And what about my current default codepage (windows-1252)?

is, if you're using D, forget it.
If I pass an HTML as source, does it honor the encoding specified in the header?

No. It can't, because DMD doesn't come armed with hundreds of different decoders. Arcane Jill
Jul 14 2004
parent reply Roberto Mariottini <Roberto_member pathlink.com> writes:
In article <cd2p4m$p0c$1 digitaldaemon.com>, Arcane Jill says...
In article <cd2ksg$fng$1 digitaldaemon.com>, Roberto Mariottini says...

This leds to some questions:

How can it detect the right coding?

UTF-8, UTF-16BE, UTF-16LE, UTF-32BE and UTF32-LE are very easy to tell apart, either with or without a BOM (a BOM is a special prefix). It cannot, however, distinguish the above from any OTHER encoding.
Does endianess matter?

With the UTF family, no. As I said, they are easy to tell apart.
And what about my current default codepage (windows-1252)?


is, if you're using D, forget it.

Thanks for the answer. I should have RTFM before asking, though. In http://www.digitalmars.com/d/lex.html is stated that D supports only ASCII and UTF-*, if there isn't a BOM at the beginning then UTF-8 is assumed(so ASCII is safe too).
If I pass an HTML as source, does it honor the encoding specified in the header?

No. It can't, because DMD doesn't come armed with hundreds of different decoders.

Well, do you know any translator from 1252 to UTF-8? Ciao
Jul 14 2004
parent reply Arcane Jill <Arcane_member pathlink.com> writes:
In article <cd372c$1i77$1 digitaldaemon.com>, Roberto Mariottini says...

Well, do you know any translator from 1252 to UTF-8?

How about I just make one up right now: # char[] windows1252ToUTF8(ubyte[] s) # { # wchar[] t = new wchar[s.length]; # for (uint i=0; i<s.length; ++i) # { # t[i] = windows1252ToUnicode(s[i]); # } # return toUTF8(t); # } # # dchar windows1252ToUnicode(ubyte c) # { # if (c < 0x80 || c > 0x9F) return cast(dchar) c; # switch (c) # { # 0x80: return '\u20AC'; //EURO SIGN # 0x82: return '\u201A'; //SINGLE LOW-9 QUOTATION MARK # 0x83: return '\u0192'; //LATIN SMALL LETTER F WITH HOOK # 0x84: return '\u201E'; //DOUBLE LOW-9 QUOTATION MARK # 0x85: return '\u2026'; //HORIZONTAL ELLIPSIS # 0x86: return '\u2020'; //DAGGER # 0x87: return '\u2021'; //DOUBLE DAGGER # 0x88: return '\u02C6'; //MODIFIER LETTER CIRCUMFLEX ACCENT # 0x89: return '\u2030'; //PER MILLE SIGN # 0x8A: return '\u0160'; //LATIN CAPITAL LETTER S WITH CARON # 0x8B: return '\u2039'; //SINGLE LEFT-POINTING ANGLE QUOTATION MARK # 0x8C: return '\u0152'; //LATIN CAPITAL LIGATURE OE # 0x8E: return '\u017D'; //LATIN CAPITAL LETTER Z WITH CARON # 0x91: return '\u2018'; //LEFT SINGLE QUOTATION MARK # 0x92: return '\u2019'; //RIGHT SINGLE QUOTATION MARK # 0x93: return '\u201C'; //LEFT DOUBLE QUOTATION MARK # 0x94: return '\u201D'; //RIGHT DOUBLE QUOTATION MARK # 0x95: return '\u2022'; //BULLET # 0x96: return '\u2013'; //EN DASH # 0x97: return '\u2014'; //EM DASH # 0x98: return '\u02DC'; //SMALL TILDE # 0x99: return '\u2122'; //TRADE MARK SIGN # 0x9A: return '\u0161'; //LATIN SMALL LETTER S WITH CARON # 0x9B: return '\u203A'; //SINGLE RIGHT-POINTING ANGLE QUOTATION MARK # 0x9C: return '\u0153'; //LATIN SMALL LIGATURE OE # 0x9E: return '\u017E'; //LATIN SMALL LETTER Z WITH CARON # 0x9F: return '\u0178'; //LATIN CAPITAL LETTER Y WITH DIAERESIS # default: throw new Exception("Invalid character in WINDOWS-1252"); # } # } Arcane Jill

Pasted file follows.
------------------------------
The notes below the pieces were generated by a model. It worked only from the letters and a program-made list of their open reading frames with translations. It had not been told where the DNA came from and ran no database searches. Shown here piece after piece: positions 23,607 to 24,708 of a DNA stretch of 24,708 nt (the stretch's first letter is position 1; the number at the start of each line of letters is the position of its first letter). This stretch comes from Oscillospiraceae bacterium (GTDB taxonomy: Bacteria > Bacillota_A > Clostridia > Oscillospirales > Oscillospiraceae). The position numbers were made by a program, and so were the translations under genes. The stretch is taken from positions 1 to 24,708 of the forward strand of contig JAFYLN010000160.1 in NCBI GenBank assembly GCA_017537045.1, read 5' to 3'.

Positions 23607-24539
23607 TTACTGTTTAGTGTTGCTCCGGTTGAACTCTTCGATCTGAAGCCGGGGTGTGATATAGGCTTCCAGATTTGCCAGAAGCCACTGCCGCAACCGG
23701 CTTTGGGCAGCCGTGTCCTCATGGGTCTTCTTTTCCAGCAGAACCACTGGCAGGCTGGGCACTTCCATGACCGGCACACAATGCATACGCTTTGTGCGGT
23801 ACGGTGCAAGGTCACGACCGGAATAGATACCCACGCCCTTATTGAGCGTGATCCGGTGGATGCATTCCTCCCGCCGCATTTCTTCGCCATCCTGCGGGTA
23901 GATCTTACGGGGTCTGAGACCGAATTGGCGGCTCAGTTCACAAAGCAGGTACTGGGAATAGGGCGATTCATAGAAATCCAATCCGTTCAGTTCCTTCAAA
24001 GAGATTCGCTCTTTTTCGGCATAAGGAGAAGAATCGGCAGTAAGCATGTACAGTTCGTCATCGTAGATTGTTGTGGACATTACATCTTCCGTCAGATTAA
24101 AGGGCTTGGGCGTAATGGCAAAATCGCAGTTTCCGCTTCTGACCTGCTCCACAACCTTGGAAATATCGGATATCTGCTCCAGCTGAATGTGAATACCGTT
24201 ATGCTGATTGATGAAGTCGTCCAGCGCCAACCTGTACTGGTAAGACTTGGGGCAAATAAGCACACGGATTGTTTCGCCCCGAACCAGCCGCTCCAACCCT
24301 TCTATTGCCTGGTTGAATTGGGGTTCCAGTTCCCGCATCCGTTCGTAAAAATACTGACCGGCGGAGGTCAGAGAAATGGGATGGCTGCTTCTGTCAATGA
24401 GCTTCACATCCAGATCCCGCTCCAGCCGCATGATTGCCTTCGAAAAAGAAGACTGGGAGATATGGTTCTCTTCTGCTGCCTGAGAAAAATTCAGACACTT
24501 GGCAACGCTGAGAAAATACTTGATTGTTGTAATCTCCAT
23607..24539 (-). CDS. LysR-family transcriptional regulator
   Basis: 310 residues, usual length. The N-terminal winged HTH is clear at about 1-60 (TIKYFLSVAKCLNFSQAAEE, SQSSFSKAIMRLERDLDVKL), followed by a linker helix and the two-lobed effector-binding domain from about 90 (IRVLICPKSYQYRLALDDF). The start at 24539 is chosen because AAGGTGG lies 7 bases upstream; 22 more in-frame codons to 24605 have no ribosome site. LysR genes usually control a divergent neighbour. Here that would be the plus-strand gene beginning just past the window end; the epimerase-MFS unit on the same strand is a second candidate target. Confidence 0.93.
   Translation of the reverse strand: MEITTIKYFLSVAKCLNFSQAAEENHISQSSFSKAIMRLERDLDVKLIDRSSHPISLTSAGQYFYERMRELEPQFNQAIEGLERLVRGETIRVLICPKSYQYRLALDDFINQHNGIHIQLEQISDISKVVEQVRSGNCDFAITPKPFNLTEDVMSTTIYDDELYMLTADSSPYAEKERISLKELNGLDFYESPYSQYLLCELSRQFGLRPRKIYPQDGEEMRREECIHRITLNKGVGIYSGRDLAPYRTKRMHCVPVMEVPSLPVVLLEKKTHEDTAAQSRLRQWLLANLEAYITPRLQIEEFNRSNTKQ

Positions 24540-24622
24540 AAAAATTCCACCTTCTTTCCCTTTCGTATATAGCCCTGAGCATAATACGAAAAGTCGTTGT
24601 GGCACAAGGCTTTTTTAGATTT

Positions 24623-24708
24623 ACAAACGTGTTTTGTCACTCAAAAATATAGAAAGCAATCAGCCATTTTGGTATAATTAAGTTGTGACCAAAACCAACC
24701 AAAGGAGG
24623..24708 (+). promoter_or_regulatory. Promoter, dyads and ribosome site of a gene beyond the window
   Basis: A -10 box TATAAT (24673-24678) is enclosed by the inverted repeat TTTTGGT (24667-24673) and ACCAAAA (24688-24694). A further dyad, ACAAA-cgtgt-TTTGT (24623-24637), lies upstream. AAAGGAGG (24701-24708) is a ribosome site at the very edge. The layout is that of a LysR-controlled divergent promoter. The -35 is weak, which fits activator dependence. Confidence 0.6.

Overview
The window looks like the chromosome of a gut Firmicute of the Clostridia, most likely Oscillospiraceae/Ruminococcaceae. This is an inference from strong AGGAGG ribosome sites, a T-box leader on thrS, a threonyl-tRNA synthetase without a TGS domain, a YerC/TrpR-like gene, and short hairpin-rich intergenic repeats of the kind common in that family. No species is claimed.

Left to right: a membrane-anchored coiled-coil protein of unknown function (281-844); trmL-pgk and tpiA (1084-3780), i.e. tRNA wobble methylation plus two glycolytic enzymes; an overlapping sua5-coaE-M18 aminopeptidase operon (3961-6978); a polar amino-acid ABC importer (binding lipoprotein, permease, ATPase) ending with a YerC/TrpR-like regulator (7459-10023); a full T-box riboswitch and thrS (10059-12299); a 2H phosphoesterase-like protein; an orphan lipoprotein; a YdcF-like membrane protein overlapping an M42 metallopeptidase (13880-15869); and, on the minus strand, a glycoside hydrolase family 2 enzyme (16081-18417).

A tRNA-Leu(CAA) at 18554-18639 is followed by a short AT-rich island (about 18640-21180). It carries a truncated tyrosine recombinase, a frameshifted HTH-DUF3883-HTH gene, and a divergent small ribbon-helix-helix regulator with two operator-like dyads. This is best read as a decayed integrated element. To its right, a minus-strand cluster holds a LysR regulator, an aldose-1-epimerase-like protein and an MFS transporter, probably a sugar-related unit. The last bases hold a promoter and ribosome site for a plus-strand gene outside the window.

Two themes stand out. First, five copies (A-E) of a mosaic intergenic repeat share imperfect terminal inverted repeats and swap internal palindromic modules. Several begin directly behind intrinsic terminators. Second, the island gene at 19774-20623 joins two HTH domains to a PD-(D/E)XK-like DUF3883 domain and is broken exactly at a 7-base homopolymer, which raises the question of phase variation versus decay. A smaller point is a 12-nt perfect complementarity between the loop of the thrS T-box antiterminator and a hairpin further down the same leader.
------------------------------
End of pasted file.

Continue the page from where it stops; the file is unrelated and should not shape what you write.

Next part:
Jul 14 2004
parent Roberto Mariottini <Roberto_member pathlink.com> writes:
I've played a little with this, but I don't seem to find a suitable solution.
Attached is the Jill code modified to get a filter program.

My test program is this:

import std.c.stdio;
import std.utf;

int main(char[][] args)
{
int perché;

printf("Perché\n");

return 0;
}

Obviously, if I compile it in its original encoding (Windows 1252) I get an
error:

test.d(6): invalid UTF-8 sequence
test.d(6): invalid UTF-8 sequence
test.d(6): unsupported char 0xe9

So I translate it in UTF-8, using:
w2u.exe test.d > test2.d

This new encoded file compiles without errors, but printf output is scrambled by
the conversion: two characters are printed instead of the special one. In fact
the special character is translated in a two-byte UTF-8 sequence by the filter,
and printf doesn't recognize UTF-8 encoded strings.
So I changed it to use wprintf:

wprintf(toUTF16("Perché\n"));

And I get the following error:

test2.d(8): function toUTF16 overloads wchar[](char[]s) and wchar[](dchar[]s) bo
th match argument list for toUTF16

There is an ambiguity (why?), so I applyed an explicit cast on the line 8:

wprintf(toUTF16(cast(char[])"Perché\n"));

Now the program comiples fine, but the character printed is not correct:
wprintf correctly converts UTF-16 characters to CP 1252 (ANSI), but the Command
Prompt window uses the old DOS CP 850 (!!!).

What can I do now?

Ciao
Jul 14 2004
prev sibling parent reply Arcane Jill <Arcane_member pathlink.com> writes:
In article <cd0lhh$30mc$1 digitaldaemon.com>, Blandger says...
 #    char[] s = "&#1041;&#1075;&#1047;&#1049;

 &#5797;&#5801;&#5804; &#1600;&#1601;&#1602;";


Errm. That was an artifact of this forum's web interface. When I typed it in, it looked to me like a nice bunch of Russian and Chinese characters with a few Runes and Dingbats thrown it. It would look like that in my text editor too. And it would work. Alas, the HTML capacities of the D forum web site were not up the job, so you didn't see what I intended for you to see. Apparently you have to be a virgin to see unicode. :) Something like that anyway. Walter says Unicode is the future. I think he's right, but unfortunately it isn't the present.
It seems to
me there is no 'normal way' to work with upper/lowecase, sort, search,
collate, replace, code pages stuff  with non ASCII letters within Phobos in
this case . Or am I something missed ??